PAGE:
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Are e-cigarettes good for your mental health?

Patients with mental health problems are far more likely than others to become dependent on cigarettes. Can ‘vaping’ reduce symptoms without the risks?
In all the debate over electronic cigarettes and their health implications, one issue is largely neglected: the implications of e-cigarettes on mental health. Nicotine has a history of being used as treatment for mental health problems and studies have found that it can quell the symptoms of several conditions, including attention-deficit disorder, depression and schizophrenia. Nicotine fuses with nicotinic receptors, which trigger the release of several neurotransmitters – including serotonin and dopamine – which are both associated with positive side-effects, including elation and excitability.

Research has shown that people with mental health problems are more likely to smoke cigarettes, more likely to be dependent on nicotine and have a greater difficulty quitting smoking than those without mental health problems. Almost 90% of schizophrenics are smokers and the percentage of those with bipolar and panic disorders, depression, anxiety and post-traumatic stress disorder who are smokers is also very high. A study carried out by the Centers for Disease Control and Prevention in the US found that people with mental health problems accounted for 31% of cigarettes smoked the in the country.

Although cigarettes may relieve symptoms of mental disorders, they also increase mortality rates – a report from the National Association of State Mental Health Program Directors showed that patients in psychiatric hospitals will on average die 25 years earlier than the general population. Many factors contribute to this difference, but diseases caused by smoking may account for part of it.

Nicotine-replacement therapies and e-cigarettes may be a solution to this problem. There are many “smoking cessation therapies” – gums, patches and sprays – that reduce cravings for cigarettes, while allowing the smoker to avoid the adverse effects of tobacco. Because of the absence of tobacco and combustion, e-cigarette vapour is devoid of the carcinogens tobacco contains.

Professor Peter Hajek, director of the Tobacco Dependence Research Unit at Barts and the London School of Medicine and Dentistry, Queen Mary, thinks that e-cigarettes are a promising development. He said: “Some wards give out nicotine replacements, such as patches, so considering e-cigarettes in the same light would make sense. Giving psychiatric patients access to e-cigarettes, particularly on closed wards, is definitely something to consider.”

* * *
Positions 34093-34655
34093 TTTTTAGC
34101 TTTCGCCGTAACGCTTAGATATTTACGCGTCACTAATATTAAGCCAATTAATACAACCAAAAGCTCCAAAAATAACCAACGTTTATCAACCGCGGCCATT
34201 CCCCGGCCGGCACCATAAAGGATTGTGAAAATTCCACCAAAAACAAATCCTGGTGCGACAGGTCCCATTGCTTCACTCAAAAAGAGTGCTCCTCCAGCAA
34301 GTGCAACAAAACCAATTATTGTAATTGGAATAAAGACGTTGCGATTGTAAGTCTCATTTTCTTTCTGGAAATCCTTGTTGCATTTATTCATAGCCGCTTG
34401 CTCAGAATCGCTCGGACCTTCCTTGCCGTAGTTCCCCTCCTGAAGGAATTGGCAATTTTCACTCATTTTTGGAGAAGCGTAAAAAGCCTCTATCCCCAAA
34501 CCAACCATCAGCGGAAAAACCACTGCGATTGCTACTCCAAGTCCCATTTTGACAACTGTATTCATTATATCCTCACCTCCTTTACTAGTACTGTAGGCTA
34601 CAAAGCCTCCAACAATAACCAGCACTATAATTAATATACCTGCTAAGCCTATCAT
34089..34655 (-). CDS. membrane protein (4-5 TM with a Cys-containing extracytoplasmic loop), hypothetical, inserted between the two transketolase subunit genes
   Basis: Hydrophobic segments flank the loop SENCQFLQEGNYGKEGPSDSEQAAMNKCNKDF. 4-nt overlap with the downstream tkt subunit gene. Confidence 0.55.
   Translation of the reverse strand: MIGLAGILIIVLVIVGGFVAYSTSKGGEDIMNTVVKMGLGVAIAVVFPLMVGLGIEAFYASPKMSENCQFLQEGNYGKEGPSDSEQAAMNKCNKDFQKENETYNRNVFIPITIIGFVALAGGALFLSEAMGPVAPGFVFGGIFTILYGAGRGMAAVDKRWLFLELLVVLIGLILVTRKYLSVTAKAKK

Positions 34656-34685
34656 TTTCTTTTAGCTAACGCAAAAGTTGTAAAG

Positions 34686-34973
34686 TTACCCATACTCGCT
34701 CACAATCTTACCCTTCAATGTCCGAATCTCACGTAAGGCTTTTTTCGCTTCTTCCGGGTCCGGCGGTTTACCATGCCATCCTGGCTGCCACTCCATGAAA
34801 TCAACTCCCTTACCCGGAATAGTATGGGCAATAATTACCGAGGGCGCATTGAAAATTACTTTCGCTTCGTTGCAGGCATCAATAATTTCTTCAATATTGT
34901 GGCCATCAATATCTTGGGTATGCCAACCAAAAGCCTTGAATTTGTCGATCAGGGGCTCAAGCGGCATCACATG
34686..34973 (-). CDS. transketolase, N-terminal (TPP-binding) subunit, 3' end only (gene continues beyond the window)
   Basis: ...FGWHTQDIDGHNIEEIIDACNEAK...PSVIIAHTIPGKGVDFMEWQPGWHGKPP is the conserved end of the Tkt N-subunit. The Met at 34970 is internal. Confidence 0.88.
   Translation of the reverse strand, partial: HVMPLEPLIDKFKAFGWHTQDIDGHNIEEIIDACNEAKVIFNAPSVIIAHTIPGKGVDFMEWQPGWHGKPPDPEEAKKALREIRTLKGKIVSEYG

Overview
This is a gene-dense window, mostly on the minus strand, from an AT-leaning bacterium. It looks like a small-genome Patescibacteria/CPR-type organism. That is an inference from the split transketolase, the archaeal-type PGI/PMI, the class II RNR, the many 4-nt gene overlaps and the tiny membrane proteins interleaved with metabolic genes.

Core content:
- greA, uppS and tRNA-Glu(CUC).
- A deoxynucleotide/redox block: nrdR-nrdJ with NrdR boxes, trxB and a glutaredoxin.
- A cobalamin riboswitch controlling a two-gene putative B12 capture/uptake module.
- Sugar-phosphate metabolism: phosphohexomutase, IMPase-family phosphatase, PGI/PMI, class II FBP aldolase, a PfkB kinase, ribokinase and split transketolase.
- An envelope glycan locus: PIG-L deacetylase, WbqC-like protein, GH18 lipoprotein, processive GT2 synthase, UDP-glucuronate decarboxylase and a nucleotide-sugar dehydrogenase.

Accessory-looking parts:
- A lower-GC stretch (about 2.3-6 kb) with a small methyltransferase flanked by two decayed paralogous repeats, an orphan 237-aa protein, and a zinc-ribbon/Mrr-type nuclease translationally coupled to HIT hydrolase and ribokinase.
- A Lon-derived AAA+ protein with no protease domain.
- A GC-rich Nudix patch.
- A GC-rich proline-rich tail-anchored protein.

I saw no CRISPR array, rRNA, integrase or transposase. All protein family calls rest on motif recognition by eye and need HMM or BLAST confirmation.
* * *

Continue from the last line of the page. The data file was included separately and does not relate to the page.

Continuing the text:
A 2013 study at the University of Catania, Italy, put this into practice. It showed that electronic cigarettes could cut down schizophrenic patients’ standard cigarette consumption without having an adverse effect on their schizophrenic symptoms – which implies that e-cigarettes may be just as effective as tobacco cigarettes at reducing the symptoms of schizophrenia.

But some mental health organisations are yet to be convinced. Bob Carolla, director of media relations at the US body National Alliance on Mental Illness (Nami), explains: “Nami doesn’t have a position on electronic cigarettes. We are studying the issue and consulting with experts in the field.”

It is clear that more research is needed to determine the effect of e-cigarettes on the symptoms of mental health problems. But if e-cigarettes do have positive benefits and are to be proved safe, there should be no reason why they cannot be used in psychiatric wards.

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The rise of the e-cigarette

Debating the safety and effectiveness of electronic cigarettes is not a debate confined just to the UK. In the USA, the number of cities banning the use of e-cigarettes, also known as vaping, in public places, such as bars, nightclubs and restaurants, and therefore treating them similarly to traditional cigarettes, is growing. Boston, Chicago and New York are among them, and Los Angeles is destined to join the list soon; the LA City Council has already voted to ban them, so passing the measure into law is just a matter of process.

In the UK, the stance on use in public places is still very much subjective. Pub chains Wetherspoons and the Slug & Lettuce have banned the use of them insider their establishments; McDonald’s too. Some train operators, including First Capital Connect, have imposed a complete ban on passengers using the devices.